Center for Interfaith Cooperation

Hoosiers of Many Faiths in Community

Be part of the first Living Room Dialogue

Wednesday July 8
7:00-9:00 pm


The Center for Interfaith Cooperation is launching a series of Living Room Dialogues, unique opportunities for people of differing faiths to meet together in someone’s home in order to talk about what matters most to us. They are open to college students and young adults as well as more mature adults. The first Dialogue takes place during the Muslim holy month of Ramadan, a time of fasting from sun-up to sun-down.

Please join us for the inaugural gathering of the CIC Education Committee-sponsored Living Room Dialogues on July 8. We will gather between 7-9 pm in Fishers, IN, at the home of CIC Board member Muzaffar Ahmad, with the focus of the evening being simply conversation – and learning in a more intimate gathering about each other’s faith traditions. Muslims, hosting us during Ramadan, the Ahmad family will share with us how they observe this holy month.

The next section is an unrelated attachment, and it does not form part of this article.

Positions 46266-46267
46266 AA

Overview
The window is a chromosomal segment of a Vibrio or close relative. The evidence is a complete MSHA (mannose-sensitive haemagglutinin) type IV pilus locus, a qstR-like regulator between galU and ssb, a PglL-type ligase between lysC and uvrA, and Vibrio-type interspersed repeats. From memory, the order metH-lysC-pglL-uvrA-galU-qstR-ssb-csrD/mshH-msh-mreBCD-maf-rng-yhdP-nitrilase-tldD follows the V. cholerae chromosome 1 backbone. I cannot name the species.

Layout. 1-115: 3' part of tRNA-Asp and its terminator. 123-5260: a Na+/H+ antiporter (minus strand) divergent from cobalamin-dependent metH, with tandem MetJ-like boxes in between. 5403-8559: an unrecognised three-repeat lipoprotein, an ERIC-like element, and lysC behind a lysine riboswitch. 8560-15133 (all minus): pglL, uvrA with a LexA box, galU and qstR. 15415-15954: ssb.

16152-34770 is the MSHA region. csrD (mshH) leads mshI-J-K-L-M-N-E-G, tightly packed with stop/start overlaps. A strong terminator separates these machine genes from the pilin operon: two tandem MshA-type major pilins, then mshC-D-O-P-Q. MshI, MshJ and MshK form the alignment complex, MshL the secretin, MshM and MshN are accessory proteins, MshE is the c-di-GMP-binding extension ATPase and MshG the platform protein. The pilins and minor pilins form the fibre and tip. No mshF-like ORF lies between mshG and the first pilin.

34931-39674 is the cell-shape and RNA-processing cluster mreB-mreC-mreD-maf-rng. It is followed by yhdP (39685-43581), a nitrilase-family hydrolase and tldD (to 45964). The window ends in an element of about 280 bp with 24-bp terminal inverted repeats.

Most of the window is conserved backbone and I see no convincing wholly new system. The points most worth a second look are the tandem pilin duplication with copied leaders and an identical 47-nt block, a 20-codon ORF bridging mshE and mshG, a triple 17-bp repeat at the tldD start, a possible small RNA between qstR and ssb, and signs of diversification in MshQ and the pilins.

Space is limited, so please respond to Muzaffar Ahmad at either: muzaffara@gmail or 317 855-8139. Specifics on the location and program details will be provided upon your reply.

what does Ramadan mean? Last year the host of this first Living Room Dialogue, Muzaffar Ahmad, wrote this for the Indianapolis Star:

Muzaffar Ahmad explains why Ramadan matters

Ramadan promotes empathy, charity

If you are a Muslim, it is time to recharge your spiritual batteries.

The Islamic month of Ramadan started June 28. For those who are not Muslim, here is what Ramadan is all about.

During this month, adult healthy Muslims are commanded to fast from sunrise to sunset, abstaining from food, drink and sexual relations. A major idea behind fasting is to promote empathy and charity for those who struggle to put food on the table. The Prophet Muhammad stated, “He is not a believer, who eats his fill while his neighbor goes hungry.”

Ramadan specifically stresses that those who fast abstain from using harsh language, argumentation, and all other sins and focus instead on spiritual development. My personal experience is that in the afternoon of a fast, when energy is low, I get a clearer picture of what is really important in our lives. At that time, I feel a stronger emotion of love and compassion towards those around me, especially my family.

I hope and pray that Muslims around the world will grow spiritually in the month of Ramadan and will strive to make this world a better place for everyone.

Muzaffar Ahmad


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